One of the bizarrest examples of films based on a true story, Jeremy Irons plays twin gynaecologists Beverley and Elliot Mantle. They share every experience; as Elliot says "Bev, you haven't done anything until I've done it too". But when Beverley falls in love with one of their shared women, Claire Niveau (Genevieve Bujold), but does not dutifully report the experience to his brother, he spirals into madness...
The 'gimmick' of having one actor play both roles rather than casting twins is not entirely about box office appeal. Because Beverley and Elliot are literally the same person, their identities merge and it's hard to tell them apart. Irons has the perfect balance in making them different enough to initially distinguish between them (Beverley is shy and nervy whereas Elliot is suave and the alpha of the two) but also having times where it's tricky to mentally separate them. They're also both childlike, giving the sense that they feel permenantly connected by the literal connection they had in the womb. By refusing to share his personal experiences, Beverley realises that this connection is unhealthy yet he cannot break it without destroying his brother. However even the acknowledgement that their bond is unnatural puts Elliot at risk. They are genuinely one body operating as two.
The film is particularly disturbing for women, as Beverley becomes obsessed with the idea of 'mutant women' and devises torturous gynaecological instruments to deal with them. Some may be put off by the misogyny but Elliot and Beverley's mistrust of women is clearly signalled from when they were children. There's some very creepy uses of the colour red in this film; let's just say that Elliot and Beverley are not the type of gynaecologists you'd want to see.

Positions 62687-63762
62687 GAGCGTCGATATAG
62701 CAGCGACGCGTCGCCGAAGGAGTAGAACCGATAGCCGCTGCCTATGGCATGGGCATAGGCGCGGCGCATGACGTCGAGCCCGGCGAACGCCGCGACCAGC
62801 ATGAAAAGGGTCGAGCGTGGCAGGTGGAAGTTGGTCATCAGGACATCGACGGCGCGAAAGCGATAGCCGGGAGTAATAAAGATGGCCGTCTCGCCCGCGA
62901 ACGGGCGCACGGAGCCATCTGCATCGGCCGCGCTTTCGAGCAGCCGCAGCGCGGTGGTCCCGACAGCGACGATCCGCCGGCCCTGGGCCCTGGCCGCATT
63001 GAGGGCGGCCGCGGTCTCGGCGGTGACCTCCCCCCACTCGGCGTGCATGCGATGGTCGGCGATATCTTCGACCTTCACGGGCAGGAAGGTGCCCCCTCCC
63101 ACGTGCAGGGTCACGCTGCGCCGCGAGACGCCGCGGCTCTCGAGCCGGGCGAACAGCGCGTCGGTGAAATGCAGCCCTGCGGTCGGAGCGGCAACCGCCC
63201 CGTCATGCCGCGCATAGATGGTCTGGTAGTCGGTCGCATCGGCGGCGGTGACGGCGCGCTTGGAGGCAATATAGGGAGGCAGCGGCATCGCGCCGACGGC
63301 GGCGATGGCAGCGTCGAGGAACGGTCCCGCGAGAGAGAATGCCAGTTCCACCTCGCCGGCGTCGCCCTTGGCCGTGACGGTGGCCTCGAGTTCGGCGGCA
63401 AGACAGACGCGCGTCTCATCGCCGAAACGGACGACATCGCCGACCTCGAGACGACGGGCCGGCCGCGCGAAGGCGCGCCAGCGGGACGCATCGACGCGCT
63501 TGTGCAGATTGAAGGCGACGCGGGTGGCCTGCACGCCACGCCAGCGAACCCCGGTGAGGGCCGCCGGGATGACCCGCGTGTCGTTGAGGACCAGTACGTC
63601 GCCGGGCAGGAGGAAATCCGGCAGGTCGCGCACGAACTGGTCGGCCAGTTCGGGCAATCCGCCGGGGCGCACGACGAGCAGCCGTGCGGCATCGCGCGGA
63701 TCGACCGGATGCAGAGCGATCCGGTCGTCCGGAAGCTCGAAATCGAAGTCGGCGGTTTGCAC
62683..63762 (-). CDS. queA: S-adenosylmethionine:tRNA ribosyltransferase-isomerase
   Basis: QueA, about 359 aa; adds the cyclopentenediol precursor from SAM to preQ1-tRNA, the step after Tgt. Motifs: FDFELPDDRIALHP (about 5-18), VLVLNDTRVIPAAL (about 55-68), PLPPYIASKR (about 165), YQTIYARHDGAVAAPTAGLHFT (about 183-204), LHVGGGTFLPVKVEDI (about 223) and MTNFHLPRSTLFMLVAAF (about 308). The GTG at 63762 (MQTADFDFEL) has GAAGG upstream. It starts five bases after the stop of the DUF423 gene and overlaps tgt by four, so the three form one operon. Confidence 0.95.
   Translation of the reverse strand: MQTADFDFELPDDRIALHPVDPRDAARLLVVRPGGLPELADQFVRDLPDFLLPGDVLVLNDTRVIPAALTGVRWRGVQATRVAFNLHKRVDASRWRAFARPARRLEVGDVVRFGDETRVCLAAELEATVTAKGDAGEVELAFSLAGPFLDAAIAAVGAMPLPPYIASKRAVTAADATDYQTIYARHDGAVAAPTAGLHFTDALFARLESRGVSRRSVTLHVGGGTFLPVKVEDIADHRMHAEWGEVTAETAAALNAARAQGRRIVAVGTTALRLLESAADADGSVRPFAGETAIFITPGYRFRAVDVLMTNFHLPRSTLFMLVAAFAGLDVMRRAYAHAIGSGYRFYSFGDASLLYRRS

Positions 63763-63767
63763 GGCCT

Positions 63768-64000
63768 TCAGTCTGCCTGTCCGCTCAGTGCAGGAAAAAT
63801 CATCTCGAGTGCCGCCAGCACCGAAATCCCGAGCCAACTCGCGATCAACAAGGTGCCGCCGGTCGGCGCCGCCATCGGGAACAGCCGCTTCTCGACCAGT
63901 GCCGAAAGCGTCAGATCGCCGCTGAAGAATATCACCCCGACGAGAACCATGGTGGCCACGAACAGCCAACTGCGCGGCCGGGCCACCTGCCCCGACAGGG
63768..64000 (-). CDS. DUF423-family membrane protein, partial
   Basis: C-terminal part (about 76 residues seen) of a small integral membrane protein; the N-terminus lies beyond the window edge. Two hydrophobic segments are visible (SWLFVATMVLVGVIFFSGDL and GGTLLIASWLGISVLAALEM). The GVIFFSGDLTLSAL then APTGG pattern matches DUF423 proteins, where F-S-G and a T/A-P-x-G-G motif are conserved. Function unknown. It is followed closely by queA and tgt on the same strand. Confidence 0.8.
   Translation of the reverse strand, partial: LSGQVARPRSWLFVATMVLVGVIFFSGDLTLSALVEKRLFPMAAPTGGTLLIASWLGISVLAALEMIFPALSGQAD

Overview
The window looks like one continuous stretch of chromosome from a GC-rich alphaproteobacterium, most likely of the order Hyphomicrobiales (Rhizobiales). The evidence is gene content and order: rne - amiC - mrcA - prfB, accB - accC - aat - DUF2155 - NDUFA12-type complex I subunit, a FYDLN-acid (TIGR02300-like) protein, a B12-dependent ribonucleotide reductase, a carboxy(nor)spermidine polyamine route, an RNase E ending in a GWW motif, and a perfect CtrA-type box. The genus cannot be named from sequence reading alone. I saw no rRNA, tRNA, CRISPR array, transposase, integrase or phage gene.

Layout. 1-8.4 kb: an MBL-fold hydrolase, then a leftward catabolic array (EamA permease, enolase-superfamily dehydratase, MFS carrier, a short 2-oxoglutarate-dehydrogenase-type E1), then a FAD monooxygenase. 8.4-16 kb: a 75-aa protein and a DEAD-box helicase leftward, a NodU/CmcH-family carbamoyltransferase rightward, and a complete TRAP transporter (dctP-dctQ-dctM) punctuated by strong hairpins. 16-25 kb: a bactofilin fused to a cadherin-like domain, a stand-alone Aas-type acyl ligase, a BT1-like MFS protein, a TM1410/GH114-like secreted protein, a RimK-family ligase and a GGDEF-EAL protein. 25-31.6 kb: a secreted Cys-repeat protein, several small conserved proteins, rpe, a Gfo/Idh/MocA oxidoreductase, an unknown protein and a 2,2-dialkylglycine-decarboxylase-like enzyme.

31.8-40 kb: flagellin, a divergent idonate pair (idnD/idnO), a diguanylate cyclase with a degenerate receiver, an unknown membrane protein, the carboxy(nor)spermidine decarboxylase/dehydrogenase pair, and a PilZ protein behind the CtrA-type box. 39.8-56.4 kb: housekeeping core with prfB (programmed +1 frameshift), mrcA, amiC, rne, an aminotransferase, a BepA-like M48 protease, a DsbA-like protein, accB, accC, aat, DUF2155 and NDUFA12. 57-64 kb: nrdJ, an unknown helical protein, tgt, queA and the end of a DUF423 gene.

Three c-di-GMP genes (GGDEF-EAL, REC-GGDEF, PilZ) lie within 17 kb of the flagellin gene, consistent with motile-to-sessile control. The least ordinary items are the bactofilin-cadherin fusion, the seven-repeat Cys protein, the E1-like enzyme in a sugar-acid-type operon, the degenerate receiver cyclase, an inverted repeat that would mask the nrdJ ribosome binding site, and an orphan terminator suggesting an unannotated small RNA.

The camera trickery needed to make us believe that Jeremy Irons is communicating with another self is effective. Mostly that's down to Irons' brilliant performance and his great chemistry with, er, himself. Add in some twincestuous undertones and the practical tricks such as optical illusions, doubles and some artful shooting are pushed to the back of your mind by the brilliant psychological mindscrew.
The weak link is Bujold, who is quite bland as Claire. There is a moving scene when she realises she will never be able to have children but she is more of a symbol and catalyst for Beverley to rebel rather than a character. Claire is treated horribly in a way that would certainly put you off dating twins, yet it never occurs to her to break off the relationship or to mess with their heads. Obviously watching Jeremy Irons talking to himself is the real appeal but your mileage may vary as to how much misery you can watch women suffer.
This kind of biological horror, with the body and its functions as the monster, is typical Cronenberg so if you like David Cronenberg's films, this is a brilliantly chilling exploration of that. The fetishistic possibilities are not as overt as in Crash but they are certainly there. Whilst it's an uncomfortable watch (particularly for twins!), it is very compelling as a study of the symbiotic relationship between twins with their gynaecological studies as a revenge for the biological bond that dooms them.